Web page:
Soaring spring temperatures have many farmers itching to enter fields, but current wet soil conditions in many parts of the Midwest present challenges to early season fieldwork, says Mahdi Al-Kaisi, an Iowa State University soil agronomist.

"There is high potential to cause significant soil structure damage," Al-Kaisi says. "Make a risk assessment before rushing out to the field on the first few days of dry weather to work the ground. When soil moisture is at or exceeds field capacity, there is an increased potential for soil compaction, particularly at topsoil depths."

Al-Kaisi says the general rule is to minimize traffic on any field that would increase soil compaction. Field operations will not achieve their objectives if the soil moisture conditions are not suitable. The decision to perform any field operation this season should be justified and weighed against disadvantages or damage to the soil structure.

"Soil compaction is a particular concern because the impact is significant when the soil's physical and chemical properties, such as infiltration rate, bulk density and nutrient availability, are altered," he says.

The impact of wet conditions on soil physical and chemical properties is also a function of soil texture. Well-drained, medium-textured soils (loams, clay loams, silt loams, and silty clay loams) are much less affected than fine-textured soils (silty clay and clay) where saturated conditions are likely to exist due to poor drainage, Al-Kaisi says.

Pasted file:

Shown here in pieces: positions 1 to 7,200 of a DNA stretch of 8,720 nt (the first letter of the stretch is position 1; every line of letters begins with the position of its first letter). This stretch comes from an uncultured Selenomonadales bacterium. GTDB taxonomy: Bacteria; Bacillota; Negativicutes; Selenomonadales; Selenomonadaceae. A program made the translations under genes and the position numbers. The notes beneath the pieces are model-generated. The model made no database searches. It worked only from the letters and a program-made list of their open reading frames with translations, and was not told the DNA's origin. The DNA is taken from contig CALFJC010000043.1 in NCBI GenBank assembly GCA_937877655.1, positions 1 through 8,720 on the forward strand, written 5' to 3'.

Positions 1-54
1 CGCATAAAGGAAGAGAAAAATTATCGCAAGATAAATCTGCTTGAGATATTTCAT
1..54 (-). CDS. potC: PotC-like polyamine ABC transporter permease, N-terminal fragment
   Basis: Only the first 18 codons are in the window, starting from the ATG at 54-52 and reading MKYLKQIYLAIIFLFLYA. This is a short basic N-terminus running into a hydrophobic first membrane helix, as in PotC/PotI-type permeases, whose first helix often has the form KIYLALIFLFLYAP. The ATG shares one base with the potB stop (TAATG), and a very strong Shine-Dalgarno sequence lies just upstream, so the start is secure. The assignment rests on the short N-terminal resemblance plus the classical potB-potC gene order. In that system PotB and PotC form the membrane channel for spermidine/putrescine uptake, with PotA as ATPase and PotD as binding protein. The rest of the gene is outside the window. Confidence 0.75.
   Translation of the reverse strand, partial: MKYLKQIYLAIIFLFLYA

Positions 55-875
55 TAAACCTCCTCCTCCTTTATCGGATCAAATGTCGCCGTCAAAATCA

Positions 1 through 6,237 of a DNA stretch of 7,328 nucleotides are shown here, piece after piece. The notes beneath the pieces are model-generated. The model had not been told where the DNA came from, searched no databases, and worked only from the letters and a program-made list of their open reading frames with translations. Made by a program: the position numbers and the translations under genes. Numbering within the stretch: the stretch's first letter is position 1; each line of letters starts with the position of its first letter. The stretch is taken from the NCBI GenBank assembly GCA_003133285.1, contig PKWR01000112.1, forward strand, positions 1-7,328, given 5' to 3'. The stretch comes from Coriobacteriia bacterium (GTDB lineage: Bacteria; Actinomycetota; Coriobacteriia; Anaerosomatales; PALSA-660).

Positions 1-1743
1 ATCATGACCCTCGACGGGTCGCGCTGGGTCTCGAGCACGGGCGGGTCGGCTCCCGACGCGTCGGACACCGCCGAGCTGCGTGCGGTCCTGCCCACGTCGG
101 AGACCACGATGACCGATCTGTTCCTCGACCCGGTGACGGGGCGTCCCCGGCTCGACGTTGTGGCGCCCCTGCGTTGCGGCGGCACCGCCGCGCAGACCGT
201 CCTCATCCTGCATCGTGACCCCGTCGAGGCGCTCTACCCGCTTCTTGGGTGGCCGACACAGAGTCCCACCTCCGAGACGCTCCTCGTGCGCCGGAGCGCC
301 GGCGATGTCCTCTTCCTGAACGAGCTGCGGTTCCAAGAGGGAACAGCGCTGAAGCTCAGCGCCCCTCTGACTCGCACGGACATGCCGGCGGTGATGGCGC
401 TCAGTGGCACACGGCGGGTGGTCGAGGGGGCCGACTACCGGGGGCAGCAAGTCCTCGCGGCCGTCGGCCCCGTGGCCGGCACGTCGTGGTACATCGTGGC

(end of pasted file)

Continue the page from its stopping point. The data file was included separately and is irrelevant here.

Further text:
The wet soil conditions of poorly drained soils may persist longer, depending on drainage availability, causing significantly increasing potential soil compaction and sidewall compaction with tillage operations, which may lead to poor seed germination. If planting and other field operations are rushed, poor seed germination and root development may result.

Al-Kaisi says it's important to check for proper soil moisture conditions prior to implementing any field operation. Where soils have medium textures, a simple method of checking soil moisture is the "feel" method. Probing the top 3 to 4 feet with a hand soil probe to assess the field's soil moisture conditions is time well spent.

Check the soil moisture status by pushing a ribbon of soil from between the thumb and index finger. If it breaks off within 1 or 2 inches, the potential for creating compaction is less. However, if the ribbon stretches out to 4 or 5 inches, it's still too wet and plastic. The chances are good that being in the field under these conditions may cause more problems than it will solve.

Another method is to make a ball of soil 2 inches in diameter and toss it through the air. If it hangs together until impact, it has a lot of cohesiveness, is still fairly plastic and probably is too wet to work the ground.

"Right now is also a good time to evaluate fields to see whether drainage systems are working properly, especially for poorly drained and fine-textured soils," Al-Kaisi says.

He adds that keeping records of field moisture conditions can help in planning drainage system improvements, if needed. Keeping field records on soil moisture conditions is as important as recording information about soil fertility, insects and management practices. These records help explain yield variability across fields.

"Under the current prevailing wet conditions, the best choice producers can make is to stay away from the field and avoid traffic on wet soil to reduce soil compaction," Al-Kaisi says.